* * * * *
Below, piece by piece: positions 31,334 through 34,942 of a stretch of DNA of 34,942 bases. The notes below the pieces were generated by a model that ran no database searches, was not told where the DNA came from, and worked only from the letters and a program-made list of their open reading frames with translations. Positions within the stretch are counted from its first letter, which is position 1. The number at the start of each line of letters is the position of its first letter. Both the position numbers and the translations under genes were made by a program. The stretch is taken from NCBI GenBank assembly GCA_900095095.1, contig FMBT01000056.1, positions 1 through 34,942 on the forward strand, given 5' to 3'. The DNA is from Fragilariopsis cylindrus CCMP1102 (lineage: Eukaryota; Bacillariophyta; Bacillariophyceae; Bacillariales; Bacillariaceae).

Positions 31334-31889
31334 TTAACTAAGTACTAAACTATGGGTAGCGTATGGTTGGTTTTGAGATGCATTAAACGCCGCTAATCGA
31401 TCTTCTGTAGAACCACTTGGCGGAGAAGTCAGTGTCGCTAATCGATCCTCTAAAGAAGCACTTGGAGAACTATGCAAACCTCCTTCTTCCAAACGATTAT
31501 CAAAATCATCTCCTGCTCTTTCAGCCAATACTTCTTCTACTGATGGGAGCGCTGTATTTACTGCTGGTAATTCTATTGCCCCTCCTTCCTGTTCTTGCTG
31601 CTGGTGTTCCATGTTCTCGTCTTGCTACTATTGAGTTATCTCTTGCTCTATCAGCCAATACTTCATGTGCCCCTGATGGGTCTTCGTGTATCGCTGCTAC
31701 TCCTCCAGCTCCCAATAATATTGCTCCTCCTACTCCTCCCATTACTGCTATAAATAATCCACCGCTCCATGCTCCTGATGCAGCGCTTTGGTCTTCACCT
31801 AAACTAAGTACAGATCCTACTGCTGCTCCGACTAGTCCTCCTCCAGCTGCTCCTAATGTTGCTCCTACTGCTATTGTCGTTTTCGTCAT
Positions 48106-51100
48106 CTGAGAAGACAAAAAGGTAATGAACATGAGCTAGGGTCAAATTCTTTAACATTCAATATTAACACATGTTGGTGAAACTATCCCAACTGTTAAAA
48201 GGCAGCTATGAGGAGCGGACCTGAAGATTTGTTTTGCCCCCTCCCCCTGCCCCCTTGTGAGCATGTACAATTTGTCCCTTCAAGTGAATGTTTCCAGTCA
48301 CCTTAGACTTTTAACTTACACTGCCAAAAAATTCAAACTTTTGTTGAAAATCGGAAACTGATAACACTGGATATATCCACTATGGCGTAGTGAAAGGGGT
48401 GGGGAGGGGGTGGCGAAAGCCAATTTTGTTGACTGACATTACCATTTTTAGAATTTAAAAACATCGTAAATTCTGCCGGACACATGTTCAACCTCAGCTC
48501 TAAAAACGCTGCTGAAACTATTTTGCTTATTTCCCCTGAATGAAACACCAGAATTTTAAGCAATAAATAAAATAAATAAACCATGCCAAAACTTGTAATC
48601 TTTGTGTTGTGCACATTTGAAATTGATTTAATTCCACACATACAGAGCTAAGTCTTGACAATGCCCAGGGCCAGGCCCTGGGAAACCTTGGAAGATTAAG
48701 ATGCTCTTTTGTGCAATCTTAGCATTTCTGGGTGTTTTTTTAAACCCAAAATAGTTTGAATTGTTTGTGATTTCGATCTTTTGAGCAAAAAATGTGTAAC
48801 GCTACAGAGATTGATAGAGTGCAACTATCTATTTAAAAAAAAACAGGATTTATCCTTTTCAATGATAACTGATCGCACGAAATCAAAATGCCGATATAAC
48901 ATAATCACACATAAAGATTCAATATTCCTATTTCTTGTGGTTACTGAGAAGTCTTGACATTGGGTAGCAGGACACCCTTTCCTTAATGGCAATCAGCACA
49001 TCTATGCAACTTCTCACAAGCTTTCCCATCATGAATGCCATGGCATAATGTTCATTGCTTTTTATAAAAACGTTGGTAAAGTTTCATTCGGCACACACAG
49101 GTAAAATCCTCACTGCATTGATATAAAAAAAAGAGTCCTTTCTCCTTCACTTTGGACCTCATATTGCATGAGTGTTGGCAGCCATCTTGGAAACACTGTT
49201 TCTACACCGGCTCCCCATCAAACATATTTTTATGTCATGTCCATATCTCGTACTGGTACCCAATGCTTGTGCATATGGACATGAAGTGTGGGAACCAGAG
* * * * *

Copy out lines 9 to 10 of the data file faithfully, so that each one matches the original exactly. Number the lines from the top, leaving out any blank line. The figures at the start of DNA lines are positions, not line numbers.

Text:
Positions 48106-51100
48106 CTGAGAAGACAAAAAGGTAATGAACATGAGCTAGGGTCAAATTCTTTAACATTCAATATTAACACATGTTGGTGAAACTATCCCAACTGTTAAAA